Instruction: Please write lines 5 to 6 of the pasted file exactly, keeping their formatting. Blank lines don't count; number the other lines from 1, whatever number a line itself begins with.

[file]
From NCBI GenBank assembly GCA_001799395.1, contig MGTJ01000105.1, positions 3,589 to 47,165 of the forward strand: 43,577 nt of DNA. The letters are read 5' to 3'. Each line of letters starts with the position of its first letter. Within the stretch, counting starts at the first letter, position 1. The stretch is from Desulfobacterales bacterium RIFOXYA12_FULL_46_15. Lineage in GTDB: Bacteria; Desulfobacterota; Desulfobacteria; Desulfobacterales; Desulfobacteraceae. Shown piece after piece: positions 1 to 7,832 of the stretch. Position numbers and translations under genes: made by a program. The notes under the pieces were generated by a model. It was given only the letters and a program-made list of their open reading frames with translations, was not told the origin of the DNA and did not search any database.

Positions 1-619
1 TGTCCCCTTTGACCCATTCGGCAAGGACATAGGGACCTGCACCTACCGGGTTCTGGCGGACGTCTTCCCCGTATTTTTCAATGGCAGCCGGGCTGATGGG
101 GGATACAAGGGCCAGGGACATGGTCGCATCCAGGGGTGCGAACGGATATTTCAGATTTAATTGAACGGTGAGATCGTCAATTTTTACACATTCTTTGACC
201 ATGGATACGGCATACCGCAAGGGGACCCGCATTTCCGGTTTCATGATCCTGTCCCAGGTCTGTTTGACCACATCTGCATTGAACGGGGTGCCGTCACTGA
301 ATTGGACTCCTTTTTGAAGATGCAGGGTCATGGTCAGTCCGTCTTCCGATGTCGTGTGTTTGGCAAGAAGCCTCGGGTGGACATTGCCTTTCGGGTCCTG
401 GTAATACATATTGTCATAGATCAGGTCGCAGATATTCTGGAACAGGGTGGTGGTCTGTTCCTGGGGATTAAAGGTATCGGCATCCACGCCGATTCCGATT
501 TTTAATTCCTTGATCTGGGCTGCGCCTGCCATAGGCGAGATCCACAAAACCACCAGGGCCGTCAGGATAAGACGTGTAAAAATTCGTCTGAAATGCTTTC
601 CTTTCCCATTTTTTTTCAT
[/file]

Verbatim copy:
201 ATGGATACGGCATACCGCAAGGGGACCCGCATTTCCGGTTTCATGATCCTGTCCCAGGTCTGTTTGACCACATCTGCATTGAACGGGGTGCCGTCACTGA
301 ATTGGACTCCTTTTTGAAGATGCAGGGTCATGGTCAGTCCGTCTTCCGATGTCGTGTGTTTGGCAAGAAGCCTCGGGTGGACATTGCCTTTCGGGTCCTG